Sedona Systems officially announced its NetFusion Hierarchical Network Controller. The product isn’t exactly new in that Sedona has been talking about it for a while. In late 2017, Sedona CTO Ori Gerstel said it would be “a controller over others’ controllers.”
Sedona’s NetFusion technology includes two parts. The first part has been used by service providers to map the IP and optical layers of their networks. The company’s software maps the IP aggregation network, the IP core network, the metro optical network, and the long-haul optical network.
Now, Sedona is announcing the second part of its technology ‑ the NetFusion Hierarchical Controller. The controller will use the data from its mapping technology along with software-defined networking (SDN) control to provision and optimize Layer 0-3 services.
And while other vendors build controllers for both the optical and IP layers of networks, “We will sit on top of these SDN controllers and put the entire network together,” said Gerstel last fall.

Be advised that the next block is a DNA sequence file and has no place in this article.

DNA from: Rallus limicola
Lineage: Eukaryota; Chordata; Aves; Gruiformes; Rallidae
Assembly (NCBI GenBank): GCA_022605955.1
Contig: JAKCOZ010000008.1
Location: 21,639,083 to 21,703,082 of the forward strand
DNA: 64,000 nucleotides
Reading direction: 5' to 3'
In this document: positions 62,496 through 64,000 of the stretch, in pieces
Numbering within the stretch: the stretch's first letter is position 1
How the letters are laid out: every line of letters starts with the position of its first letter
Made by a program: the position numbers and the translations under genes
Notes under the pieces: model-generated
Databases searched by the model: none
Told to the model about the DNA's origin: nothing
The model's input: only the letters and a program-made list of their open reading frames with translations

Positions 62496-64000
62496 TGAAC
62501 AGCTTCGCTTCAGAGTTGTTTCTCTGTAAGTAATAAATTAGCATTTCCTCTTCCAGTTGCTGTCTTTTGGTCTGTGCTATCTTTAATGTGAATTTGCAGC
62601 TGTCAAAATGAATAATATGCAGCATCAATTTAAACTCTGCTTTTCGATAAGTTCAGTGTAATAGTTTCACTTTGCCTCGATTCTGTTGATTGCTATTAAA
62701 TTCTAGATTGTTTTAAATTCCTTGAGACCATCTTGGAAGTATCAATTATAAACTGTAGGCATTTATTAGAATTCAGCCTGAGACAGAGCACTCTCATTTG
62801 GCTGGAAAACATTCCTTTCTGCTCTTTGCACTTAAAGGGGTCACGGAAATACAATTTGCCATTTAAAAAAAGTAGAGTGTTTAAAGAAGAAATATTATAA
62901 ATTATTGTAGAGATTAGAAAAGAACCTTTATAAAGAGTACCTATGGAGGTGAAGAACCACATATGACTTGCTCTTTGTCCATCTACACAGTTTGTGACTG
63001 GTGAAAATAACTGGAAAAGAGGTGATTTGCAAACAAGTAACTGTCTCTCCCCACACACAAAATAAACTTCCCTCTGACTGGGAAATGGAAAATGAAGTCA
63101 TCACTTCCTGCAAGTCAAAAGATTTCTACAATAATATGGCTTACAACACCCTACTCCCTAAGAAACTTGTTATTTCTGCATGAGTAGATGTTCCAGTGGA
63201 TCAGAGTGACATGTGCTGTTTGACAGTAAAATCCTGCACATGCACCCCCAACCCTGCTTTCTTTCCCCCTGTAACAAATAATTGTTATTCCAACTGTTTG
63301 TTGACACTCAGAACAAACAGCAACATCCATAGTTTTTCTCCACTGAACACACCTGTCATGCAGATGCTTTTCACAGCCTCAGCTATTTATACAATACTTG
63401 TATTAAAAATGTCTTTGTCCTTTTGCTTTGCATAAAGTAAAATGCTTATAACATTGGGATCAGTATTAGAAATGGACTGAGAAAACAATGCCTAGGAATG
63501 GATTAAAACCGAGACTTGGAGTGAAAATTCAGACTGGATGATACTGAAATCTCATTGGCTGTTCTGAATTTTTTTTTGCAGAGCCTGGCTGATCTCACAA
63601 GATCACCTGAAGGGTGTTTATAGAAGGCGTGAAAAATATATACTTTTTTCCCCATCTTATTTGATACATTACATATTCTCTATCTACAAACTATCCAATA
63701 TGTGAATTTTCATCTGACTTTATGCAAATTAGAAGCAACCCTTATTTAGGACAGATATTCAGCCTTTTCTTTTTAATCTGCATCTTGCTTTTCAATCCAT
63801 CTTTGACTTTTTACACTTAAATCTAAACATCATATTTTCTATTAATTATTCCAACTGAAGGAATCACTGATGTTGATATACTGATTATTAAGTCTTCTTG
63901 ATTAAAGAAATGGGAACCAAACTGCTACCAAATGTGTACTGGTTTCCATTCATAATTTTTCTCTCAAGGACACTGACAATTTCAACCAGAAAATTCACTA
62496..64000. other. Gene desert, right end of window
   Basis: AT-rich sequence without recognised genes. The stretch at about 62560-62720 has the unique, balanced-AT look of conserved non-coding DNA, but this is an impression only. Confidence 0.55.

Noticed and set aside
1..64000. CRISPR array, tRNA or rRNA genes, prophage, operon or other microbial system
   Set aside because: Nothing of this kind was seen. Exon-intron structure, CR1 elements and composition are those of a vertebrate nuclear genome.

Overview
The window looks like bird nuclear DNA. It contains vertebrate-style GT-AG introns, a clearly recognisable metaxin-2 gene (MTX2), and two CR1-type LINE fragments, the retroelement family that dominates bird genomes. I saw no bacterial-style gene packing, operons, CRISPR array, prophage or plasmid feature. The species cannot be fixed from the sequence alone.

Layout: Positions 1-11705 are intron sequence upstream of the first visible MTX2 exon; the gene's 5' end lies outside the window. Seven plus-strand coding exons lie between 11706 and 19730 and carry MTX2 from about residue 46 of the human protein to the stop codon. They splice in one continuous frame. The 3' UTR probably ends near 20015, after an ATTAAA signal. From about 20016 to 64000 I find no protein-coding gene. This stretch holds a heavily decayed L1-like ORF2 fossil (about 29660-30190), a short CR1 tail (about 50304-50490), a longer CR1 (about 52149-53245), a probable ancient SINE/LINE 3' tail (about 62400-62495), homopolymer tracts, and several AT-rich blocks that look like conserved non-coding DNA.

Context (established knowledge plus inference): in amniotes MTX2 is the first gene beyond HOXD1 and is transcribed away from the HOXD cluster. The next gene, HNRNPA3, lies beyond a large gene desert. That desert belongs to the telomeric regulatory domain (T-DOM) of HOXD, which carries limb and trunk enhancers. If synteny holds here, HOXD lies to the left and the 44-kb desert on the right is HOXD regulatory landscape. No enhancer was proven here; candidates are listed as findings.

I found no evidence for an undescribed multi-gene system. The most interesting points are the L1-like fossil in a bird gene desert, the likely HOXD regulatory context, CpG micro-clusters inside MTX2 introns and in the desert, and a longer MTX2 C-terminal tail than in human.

Sedona says this is important because real-world service provider networks consist of equipment and software systems operating at many layers and from multiple vendors. The controller is “hierarchical” because it exists at the top level of the network control layer above domain controllers from packet and transport vendors.
Daniel Tardent, VP of marketing at Sedona, said of the controller, “We’re going through pre-deployment verification testing with service providers. In a service provider’s environment, every deployment we do is somewhat different. There’s always going to be some customization that’s involved.”
Verizon has been using Sedona’s NetFusion technology across its core network, according to a video in which Gerstel talks to Glenn Wellbrock, Verizon’s director of optical transport planning. Wellbrock didn’t go into specific as to exactly how Verizon is using NetFusion.
“Verizon had specific use cases they deployed us for to begin with,” said Tardent. “Once the platform is in for specific use cases, it can evolve to support the hierarchical functionality.”
Asked how many different IP and optical controllers NetFusion would know how to manage, Tardent said, “Because we’re a software vendor and we don’t play in the equipment space, our relationships with equipment vendors and other controller vendors are good. Part of the work we do in legacy environments is we build adapters to communicate with all manner of optical and IP equipment and element management systems. As we move into SDN, we’re communicating with SDN controllers from different vendors.”